`Scale up, scale out and kick out the complexity’ â€” This was the pitch of the market leader in corporate Open Source distributions, Red Hat, as it unveiled the latest Enterprise Linux version 5 at simultaneous launch events here and half a dozen other centres worldwide on Thursday.
To achieve this, the company for the first time has harnessed a number of virtualisation features which will allow system managers to run heterogeneous operating systems â€” even `mix-n-match’ older 32-bit applications with current 64-bit tools in the same server and storage space.
“You will see a dramatic reduction in the cost of acquisition and operation,” promised Mr Scott Crenshaw, Red Hat’s US-based Vice-President for Enterprise Linux Platform Business. “The savings could range from tens of thousands of dollars to $100,000 per server.”
New features in the fifth iteration of Red Hat’s Linux flavour centre around beefed-up data centre and database offerings, as well as enhanced tools for high performance computing â€” the burgeoning application in number-crunching mammoths for drug discovery, energy exploration and other scientific quests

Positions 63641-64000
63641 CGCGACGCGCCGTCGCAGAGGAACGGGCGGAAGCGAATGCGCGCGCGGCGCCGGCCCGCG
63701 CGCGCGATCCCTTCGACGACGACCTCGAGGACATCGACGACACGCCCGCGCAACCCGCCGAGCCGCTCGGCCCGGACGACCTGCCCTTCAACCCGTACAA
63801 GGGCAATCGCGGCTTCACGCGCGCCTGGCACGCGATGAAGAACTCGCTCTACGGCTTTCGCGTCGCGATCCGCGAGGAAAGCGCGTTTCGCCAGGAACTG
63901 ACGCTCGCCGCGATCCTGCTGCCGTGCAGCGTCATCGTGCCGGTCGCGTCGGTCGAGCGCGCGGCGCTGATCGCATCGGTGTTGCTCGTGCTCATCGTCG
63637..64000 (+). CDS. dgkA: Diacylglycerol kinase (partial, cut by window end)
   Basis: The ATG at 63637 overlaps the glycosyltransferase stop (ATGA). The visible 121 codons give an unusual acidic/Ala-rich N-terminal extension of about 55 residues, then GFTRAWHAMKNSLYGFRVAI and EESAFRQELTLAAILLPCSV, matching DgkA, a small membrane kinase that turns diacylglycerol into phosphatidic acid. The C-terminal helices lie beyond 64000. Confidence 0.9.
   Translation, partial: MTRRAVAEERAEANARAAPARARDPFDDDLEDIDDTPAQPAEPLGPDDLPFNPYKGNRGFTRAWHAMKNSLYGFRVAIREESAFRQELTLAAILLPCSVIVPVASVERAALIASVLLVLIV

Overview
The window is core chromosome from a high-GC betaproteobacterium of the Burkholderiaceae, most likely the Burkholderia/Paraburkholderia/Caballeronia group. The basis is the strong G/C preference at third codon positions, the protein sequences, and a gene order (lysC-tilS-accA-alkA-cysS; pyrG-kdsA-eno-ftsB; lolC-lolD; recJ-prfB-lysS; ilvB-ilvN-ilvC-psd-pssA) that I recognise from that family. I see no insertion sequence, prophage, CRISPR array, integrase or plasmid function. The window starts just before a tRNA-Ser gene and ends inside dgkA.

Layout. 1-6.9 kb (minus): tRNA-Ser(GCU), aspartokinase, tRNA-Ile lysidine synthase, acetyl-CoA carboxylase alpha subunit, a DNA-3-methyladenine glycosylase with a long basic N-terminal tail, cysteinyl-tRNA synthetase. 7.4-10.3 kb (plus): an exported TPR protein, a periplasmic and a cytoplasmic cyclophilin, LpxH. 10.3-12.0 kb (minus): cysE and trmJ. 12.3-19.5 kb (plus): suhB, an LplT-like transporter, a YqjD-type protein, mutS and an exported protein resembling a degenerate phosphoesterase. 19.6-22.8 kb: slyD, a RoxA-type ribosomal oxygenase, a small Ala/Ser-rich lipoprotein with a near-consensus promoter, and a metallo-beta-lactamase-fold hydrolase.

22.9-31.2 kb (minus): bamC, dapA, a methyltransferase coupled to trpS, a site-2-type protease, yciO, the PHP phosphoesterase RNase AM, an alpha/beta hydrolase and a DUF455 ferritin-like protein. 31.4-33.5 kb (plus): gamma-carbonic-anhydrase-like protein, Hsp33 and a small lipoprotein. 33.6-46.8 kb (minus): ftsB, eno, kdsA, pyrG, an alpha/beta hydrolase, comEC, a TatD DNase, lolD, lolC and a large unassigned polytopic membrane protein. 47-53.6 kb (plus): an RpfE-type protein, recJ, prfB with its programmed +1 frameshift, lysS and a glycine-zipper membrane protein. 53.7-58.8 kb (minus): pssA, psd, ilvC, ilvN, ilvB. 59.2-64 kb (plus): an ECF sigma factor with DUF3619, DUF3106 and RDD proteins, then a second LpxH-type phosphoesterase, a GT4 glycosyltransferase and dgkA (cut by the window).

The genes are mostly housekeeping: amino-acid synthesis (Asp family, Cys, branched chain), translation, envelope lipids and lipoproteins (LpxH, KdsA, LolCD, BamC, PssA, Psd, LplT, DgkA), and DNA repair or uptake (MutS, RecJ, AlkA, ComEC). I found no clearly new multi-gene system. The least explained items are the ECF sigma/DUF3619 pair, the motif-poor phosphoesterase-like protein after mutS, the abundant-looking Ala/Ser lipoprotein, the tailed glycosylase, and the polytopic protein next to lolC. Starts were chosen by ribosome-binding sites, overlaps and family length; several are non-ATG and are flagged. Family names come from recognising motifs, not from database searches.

Read More @ The Hindu Business Line
The penguinâ€™s come of age. What began as a battle between proprietary and open source Linux software, started by geeks around the world, isnâ€™t plain tech rhetoric anymore. Itâ€™s now a mainstream commercial platform â€” a technology that enterprises are taking very seriously and looking at as a major cost-effective solution that has scalability and a great future roadmap.
A free software that can be downloaded from the Web, Linux has a source code thatâ€™s open and therefore available for anyone to use, modify, and redistribute freely. Proprietary Unix and Windows operating systems arenâ€™t available for such tweaking.
With the movement getting the support of IT biggies such as IBM, Oracle and Hewlett-Packard, which have devoted many of their engineers to work with the open source movement, enterprises are now showing confidence in adopting Linux. Itâ€™s no more now about getting your software free â€” in India the dominating Linux brands are Red Hat and Suse from Novell.
Read More @ Economic Times